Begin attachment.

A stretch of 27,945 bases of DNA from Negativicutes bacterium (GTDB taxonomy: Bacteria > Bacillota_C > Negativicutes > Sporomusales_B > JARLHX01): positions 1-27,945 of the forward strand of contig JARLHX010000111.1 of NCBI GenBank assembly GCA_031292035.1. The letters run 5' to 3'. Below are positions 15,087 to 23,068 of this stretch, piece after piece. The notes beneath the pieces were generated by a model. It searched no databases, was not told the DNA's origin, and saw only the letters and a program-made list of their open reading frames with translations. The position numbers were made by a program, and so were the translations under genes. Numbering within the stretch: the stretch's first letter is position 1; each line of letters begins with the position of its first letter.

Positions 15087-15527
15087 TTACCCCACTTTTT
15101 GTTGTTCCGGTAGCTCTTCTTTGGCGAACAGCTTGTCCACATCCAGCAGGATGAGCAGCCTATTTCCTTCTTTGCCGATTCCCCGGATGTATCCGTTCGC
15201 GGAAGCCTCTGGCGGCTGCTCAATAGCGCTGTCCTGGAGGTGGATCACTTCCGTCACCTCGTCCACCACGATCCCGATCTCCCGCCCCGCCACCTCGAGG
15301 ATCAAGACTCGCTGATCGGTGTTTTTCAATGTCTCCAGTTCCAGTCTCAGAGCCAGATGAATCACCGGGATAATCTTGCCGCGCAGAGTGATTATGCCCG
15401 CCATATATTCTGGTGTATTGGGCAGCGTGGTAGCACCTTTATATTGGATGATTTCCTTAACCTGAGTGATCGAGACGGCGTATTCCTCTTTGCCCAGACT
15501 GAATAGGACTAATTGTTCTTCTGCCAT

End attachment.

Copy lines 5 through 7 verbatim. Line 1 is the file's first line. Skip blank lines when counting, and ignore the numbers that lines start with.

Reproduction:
15201 GGAAGCCTCTGGCGGCTGCTCAATAGCGCTGTCCTGGAGGTGGATCACTTCCGTCACCTCGTCCACCACGATCCCGATCTCCCGCCCCGCCACCTCGAGG
15301 ATCAAGACTCGCTGATCGGTGTTTTTCAATGTCTCCAGTTCCAGTCTCAGAGCCAGATGAATCACCGGGATAATCTTGCCGCGCAGAGTGATTATGCCCG
15401 CCATATATTCTGGTGTATTGGGCAGCGTGGTAGCACCTTTATATTGGATGATTTCCTTAACCTGAGTGATCGAGACGGCGTATTCCTCTTTGCCCAGACT